Story courtesy of CGTN America
Full Frame Close Up: Elevated Independence
In 1983, 90 percent of U.S. media was controlled by 50 corporations. Today, just six corporations control that 90 percent. The radio industry in particular has felt the impact of the changing media landscape in the United States. In 1995, the Federal Communication Commission (FCC) â€“ the independent government agency that regulates U.S. broadcast media â€“ forbade companies from owning more than 40 radio stations. The following year, with the passing of the Telecommunications Act of 1996, the 40 stations cap was lifted. The result? Media companies like Clear Channel (now iHeart Media) owned as many as 1,200 stations by 2012. Stations, small and large, decided to sell. But not all.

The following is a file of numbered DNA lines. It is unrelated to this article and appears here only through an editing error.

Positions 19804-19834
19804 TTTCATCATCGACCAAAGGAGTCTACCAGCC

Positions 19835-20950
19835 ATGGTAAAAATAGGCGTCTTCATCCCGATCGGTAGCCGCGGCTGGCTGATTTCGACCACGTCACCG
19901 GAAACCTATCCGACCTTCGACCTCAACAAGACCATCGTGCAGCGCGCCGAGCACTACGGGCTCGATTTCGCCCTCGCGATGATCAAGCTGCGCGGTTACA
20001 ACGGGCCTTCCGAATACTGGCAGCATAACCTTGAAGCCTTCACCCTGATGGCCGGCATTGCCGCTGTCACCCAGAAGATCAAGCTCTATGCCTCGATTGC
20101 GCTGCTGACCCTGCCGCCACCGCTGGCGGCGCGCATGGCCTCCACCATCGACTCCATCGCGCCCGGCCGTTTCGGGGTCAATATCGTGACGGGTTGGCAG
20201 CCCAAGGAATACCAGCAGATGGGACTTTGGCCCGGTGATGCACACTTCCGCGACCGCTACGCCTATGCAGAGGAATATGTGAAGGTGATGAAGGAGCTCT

Among the 10% currently not controlled by those six corporations is an alternative rock station in the Green Mountains of Vermont. They go by 102.7, WEQX, The Real Alternative, or simply EQX. EQX has remained fiercely independent since their radio tower went up nearly 4,000 feet above sea level on Mt. Equinox in 1984. That tower transmits the equivalent of 50,000 watts reaching four states: Vermont, New York, Massachusetts, and New Hampshire.
Local music has always been at the core of the stationâ€™s programming, helping to launch the careers of local bands that went on to â€śmake it bigâ€ť and being embraced by world-famous musicians. The band Phantogram, whose members hail from the small farm town of Greenwich, NY (about 30 miles from EQX), first hit the airwaves in 2010 on EQXposure, the stationâ€™s weekly show that highlights local artists. Phantogram is currently headlining musical festivals across the United States.
EQX is consistently voted the best radio station in the Albany, New York market, despite broadcasting from Manchester, Vermont and competing against stations owned by media giants like iHeart Media. Tune in to this weekâ€™s Full Frame Close Up to find out how EQX has achieved so much success while remaining independent.